Parents frequently ask Lucy Daniels Center clinicians about social difficulties that their young child is having.  Perhaps their child is having difficulty working out conflicts with playmates and/or plays alone. In these situations, parents often wonder if a social skills group might help. We will explain the factors that influence a child's capacity for social relationships, and also describe how social skills groups typically work.

A child's capacity for social relationships: A child's ability to experience successful social relations depends upon inborn abilities, life experiences, and progression of emotional development.

Inborn abilities: Children are born with certain abilities to socialize. These abilities emerge according to a genetically determined timetable. An infant's ability to initiate, sustain, and terminate the experience of gazing into the eyes of another person is a basic example of these abilities. Another illustration is the infant's inborn ability to understand the emotional information conveyed by smiles and frowns. Children have differing capacities in this area, just as they do in any cognitive area. For example, children who have a mild or moderate "learning disability" in this area may be diagnosed with "Asperger's Syndrome," whereas others with this disability in a severe form may be diagnosed with childhood autism.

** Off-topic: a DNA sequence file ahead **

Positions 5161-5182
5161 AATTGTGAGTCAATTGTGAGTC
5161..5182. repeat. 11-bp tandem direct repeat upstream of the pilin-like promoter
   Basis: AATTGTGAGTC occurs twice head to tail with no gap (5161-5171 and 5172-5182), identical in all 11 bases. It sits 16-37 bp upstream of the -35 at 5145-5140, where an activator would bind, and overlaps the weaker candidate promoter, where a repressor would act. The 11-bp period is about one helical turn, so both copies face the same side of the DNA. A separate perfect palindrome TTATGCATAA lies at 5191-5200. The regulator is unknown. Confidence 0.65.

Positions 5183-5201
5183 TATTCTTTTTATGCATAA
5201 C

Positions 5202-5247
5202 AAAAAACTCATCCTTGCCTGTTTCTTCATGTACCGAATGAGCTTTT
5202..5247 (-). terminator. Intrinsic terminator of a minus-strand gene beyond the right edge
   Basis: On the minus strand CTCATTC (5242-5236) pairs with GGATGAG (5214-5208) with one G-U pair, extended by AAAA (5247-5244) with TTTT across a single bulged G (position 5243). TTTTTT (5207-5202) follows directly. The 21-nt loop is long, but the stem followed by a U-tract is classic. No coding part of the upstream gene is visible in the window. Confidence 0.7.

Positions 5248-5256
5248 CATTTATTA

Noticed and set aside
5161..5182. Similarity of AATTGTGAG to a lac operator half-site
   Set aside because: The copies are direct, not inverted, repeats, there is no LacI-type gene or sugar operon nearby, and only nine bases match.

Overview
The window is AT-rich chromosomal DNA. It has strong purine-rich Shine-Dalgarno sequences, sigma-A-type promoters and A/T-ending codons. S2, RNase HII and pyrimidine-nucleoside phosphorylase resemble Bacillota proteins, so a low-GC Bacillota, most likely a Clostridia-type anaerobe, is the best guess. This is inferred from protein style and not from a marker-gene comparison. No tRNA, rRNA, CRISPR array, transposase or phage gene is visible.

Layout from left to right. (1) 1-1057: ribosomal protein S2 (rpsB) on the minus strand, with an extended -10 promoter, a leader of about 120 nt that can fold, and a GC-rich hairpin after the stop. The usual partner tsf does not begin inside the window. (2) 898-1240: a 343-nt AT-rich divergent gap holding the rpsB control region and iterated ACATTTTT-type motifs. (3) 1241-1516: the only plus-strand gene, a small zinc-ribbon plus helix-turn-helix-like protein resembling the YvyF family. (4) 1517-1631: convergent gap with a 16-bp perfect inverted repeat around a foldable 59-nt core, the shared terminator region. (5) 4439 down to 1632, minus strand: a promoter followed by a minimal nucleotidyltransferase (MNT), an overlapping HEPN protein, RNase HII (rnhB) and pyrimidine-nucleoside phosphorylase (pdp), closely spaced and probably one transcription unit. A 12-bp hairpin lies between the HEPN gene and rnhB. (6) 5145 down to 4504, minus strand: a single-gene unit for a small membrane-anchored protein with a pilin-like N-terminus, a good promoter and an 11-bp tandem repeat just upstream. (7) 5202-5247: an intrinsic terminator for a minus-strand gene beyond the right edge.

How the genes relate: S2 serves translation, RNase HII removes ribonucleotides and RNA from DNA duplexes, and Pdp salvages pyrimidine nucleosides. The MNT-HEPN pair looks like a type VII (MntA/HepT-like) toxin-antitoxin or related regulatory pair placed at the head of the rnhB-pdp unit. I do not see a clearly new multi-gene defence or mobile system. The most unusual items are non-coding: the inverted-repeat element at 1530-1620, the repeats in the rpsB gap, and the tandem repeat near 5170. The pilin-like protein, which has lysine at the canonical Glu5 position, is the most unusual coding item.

Experience: Experience and instruction help a child to develop the potential provided by his or her genetic endowment. Children's most important social learning is provided through their observations of the social behavior of people important to them, including how these important people treat them! Children's social development will also depend upon the instruction and encouragement that they receive from their parents, other family members and teachers. This instruction and encouragement also involves discipline that is most helpfully offered in a supportive, kindly, positive, non-punitive, and non-shaming manner.

Emotional factors: Social relationships involve the full range of our emotions, and therefore success in social relationships requires successful emotional development. A child's social relationships will be negatively affected by impaired self-esteem, excessive anxiety, insecurity, or vulnerability to rejection and embarrassment. Children who are vulnerable to these painful emotions may try to avoid them and will develop coping strategies such as controlling behavior, possessiveness, distractibility, outbursts, or bullying.  

Our experience at Lucy Daniels Center with thousands of children over the years has been that emotional interferences are the most common reason for children's social problems. Janie is an example of a child whose emotions interfered with successful peer relationships:

Janie was a five-year-old girl with many peer problems. Children tired of her insistence that their play "go her way." Teachers and parents discussed with Janie the importance of sharing and "not being bossy," and provided suggestions, but Janie insisted that her friends were dumb and she didn't want to play with them.